Namespaces

Variants
Actions

Please note that as of October 24, 2014, the Nokia Developer Wiki will no longer be accepting user contributions, including new entries, edits and comments, as we begin transitioning to our new home, in the Windows Phone Development Wiki. We plan to move over the majority of the existing entries over the next few weeks. Thanks for all your past and future contributions.

How to use Thread Local Storage

From Wiki
Jump to: navigation, search

This article explains how to use Thread Local Storage (TLS) to store DLL specific static data. Note that in most cases you won't want to do this - for application developers you're much better off enabling support for Writeable static data in your project file, as described in Symbian Platform Support for Writeable Static Data in DLLs

Note.pngNote: Historically Writeable static data in DLLs was not supported, and TLS was one mechanism to get around the limitation. WSD is now supported in DLLs via a simple project file setting.

Article Metadata
Article
Created: eswar_illuri (03 May 2007)
Last edited: hamishwillee (24 Jan 2012)

Overview

DLL can manage writable static data on a per-thread basis using thread-local storage, commonly known as "TLS". This allocates a single machine word of writable static data per thread for every DLL, regardless of whether the DLL uses it. Obviously, the memory overhead is far less significant than allocating a 4 KB chunk for each DLL which uses static data. However, the price of using TLS instead of Direct Memory Access is performance; data is retrieved from TLS about 30 times slower than direct access, because the lookup involves a context switch to the kernel in order to access the data.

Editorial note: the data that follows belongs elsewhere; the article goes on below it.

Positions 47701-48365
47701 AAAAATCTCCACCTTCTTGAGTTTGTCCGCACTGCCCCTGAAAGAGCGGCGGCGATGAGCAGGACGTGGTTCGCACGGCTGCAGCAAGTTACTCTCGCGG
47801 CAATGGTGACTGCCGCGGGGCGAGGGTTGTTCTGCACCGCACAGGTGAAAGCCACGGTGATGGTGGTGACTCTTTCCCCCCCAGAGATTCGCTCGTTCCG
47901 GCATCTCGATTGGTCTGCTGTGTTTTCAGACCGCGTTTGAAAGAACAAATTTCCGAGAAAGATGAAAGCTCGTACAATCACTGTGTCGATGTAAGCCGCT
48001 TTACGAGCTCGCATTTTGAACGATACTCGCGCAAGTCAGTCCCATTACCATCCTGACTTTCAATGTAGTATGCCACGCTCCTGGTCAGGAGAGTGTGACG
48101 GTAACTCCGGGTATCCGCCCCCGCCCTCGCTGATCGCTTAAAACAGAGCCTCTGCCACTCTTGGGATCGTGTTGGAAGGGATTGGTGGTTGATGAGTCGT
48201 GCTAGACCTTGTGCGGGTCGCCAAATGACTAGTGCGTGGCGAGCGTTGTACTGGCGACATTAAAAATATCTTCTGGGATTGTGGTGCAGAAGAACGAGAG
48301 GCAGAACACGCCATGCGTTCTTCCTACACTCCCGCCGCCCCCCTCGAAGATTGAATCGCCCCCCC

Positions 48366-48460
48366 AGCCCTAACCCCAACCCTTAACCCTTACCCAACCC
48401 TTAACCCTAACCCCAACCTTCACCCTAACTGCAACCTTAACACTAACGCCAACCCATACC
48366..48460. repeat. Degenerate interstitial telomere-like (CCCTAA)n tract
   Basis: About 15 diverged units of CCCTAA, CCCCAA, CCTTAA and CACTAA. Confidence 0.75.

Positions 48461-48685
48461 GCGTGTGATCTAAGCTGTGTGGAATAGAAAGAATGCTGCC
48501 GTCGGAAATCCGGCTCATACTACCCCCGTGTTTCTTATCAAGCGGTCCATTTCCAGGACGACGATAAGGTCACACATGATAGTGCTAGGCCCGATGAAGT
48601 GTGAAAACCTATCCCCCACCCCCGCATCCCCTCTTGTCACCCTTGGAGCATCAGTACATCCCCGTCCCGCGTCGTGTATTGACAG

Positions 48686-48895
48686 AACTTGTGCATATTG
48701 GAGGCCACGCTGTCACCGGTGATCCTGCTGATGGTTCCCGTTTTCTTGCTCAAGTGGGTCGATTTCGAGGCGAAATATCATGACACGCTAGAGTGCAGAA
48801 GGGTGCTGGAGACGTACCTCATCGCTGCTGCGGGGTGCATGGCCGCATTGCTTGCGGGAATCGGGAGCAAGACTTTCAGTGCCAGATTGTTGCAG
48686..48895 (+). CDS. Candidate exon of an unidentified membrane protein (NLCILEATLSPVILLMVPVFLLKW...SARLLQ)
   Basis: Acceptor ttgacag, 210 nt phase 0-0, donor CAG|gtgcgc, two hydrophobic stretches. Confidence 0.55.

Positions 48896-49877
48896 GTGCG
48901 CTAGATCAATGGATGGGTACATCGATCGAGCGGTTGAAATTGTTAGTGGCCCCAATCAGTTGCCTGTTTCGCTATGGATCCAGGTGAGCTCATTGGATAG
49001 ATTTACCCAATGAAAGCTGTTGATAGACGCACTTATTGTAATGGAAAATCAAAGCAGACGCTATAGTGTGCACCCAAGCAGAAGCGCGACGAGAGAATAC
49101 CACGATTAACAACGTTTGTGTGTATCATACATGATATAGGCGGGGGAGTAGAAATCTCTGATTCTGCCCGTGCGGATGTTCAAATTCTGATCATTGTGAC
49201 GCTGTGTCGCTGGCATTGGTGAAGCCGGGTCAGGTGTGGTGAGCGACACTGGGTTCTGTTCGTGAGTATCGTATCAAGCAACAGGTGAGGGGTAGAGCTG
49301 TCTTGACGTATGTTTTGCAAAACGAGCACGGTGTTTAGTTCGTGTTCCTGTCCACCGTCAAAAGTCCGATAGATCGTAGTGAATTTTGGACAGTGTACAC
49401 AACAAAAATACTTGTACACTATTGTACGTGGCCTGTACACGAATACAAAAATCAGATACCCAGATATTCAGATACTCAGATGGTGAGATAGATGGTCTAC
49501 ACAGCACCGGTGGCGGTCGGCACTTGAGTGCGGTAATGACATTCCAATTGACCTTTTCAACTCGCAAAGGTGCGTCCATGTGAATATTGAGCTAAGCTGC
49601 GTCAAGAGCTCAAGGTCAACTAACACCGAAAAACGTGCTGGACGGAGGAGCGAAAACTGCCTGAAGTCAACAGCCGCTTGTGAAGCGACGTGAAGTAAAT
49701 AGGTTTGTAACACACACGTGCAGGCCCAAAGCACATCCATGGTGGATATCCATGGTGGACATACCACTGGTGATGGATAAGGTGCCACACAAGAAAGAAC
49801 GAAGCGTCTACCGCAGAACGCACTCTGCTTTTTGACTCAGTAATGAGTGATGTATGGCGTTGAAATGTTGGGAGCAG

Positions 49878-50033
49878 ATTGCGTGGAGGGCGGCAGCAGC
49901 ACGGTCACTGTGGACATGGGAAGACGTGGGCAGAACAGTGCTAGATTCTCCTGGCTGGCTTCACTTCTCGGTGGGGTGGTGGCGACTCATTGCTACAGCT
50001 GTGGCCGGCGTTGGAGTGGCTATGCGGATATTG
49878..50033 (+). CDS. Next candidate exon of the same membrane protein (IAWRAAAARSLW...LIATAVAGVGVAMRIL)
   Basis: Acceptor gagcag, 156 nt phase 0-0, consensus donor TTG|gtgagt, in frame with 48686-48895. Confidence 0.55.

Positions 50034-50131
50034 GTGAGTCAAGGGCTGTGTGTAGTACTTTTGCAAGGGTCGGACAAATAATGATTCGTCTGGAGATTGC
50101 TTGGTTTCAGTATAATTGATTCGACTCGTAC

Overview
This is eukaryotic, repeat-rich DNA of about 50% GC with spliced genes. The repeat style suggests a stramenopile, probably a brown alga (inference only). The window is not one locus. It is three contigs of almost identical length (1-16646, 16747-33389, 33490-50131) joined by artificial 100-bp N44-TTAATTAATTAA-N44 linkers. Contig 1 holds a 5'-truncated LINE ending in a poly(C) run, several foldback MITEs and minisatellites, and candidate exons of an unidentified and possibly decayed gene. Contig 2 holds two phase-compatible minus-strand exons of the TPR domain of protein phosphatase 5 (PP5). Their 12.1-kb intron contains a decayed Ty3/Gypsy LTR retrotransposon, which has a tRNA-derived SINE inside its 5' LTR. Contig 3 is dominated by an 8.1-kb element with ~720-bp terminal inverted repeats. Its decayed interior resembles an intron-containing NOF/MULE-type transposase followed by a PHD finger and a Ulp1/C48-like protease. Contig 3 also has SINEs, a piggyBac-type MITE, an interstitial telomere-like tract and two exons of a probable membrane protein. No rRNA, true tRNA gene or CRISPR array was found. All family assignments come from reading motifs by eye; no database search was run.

Thread-local storage is usually initialized when the DLL is attached to a thread within the DLL entry point, E32Dll().Typically, code is added to construct the struct containing the global data and store it in thread-local storage using the static function Dll::SetTLS().To access the data, you should use the static function Dll::Tls(). This will return a TAny* which can be cast and used to access the data. For simplicity, you may wish to provide a utility function, or set of functions, to access the data from a single point.

TLS is thread and DLL -specific so every DLL in a thread can use it without risk of mixups.

Usage example

// Create an object and store the pointer in TLS
CSomeClass* object = CSomeClass::NewL();
User::LeaveIfError( Dll::SetTls( object ) );
 
// Get the object from TLS
object = static_cast<CSomeClass*>( Dll::Tls() );
 
// When done with the object, delete it and free TLS
delete object;
object = NULL;
Dll::FreeTls();

Note! The TLS does not take ownership of the object so the user is responsible for deleting it.

Usage example in an EXE project

The above code uses the static Dll class to access the TLS which means it only works in a DLL project. TLS can also be used in an EXE project, but through a different static class. UserSvr provides the same API to TLS except that it requires somekind of an id to the pointer being stored. The Dll class actually uses UserSvr to access TLS provinding the DLL module handle as the id. The same code example in an EXE project would look something like this:

#include <e32svr.h> // For UserSvr
 
// Define a handle. This has to be unique within the thread.
const TInt KMyTlsHandle = 0xC0FFEE;
 
// Create an object and store the pointer in TLS
CSomeObject* object = CSomeObject::NewL();
User::LeaveIfError( UserSvr::DllSetTls( KMyTlsHandle, object ) );
 
// Get the object from TLS
object = static_cast<CSomeObject*>( UserSvr::DllTls( KMyTlsHandle ) );
 
// When done with the object, delete it and free TLS
delete object;
object = NULL;
UserSvr::DllFreeTls( KMyTlsHandle );
This page was last modified on 24 January 2012, at 04:00.
66 page views in the last 30 days.

Was this page helpful?

Your feedback about this content is important. Let us know what you think.

 

Thank you!

We appreciate your feedback.

×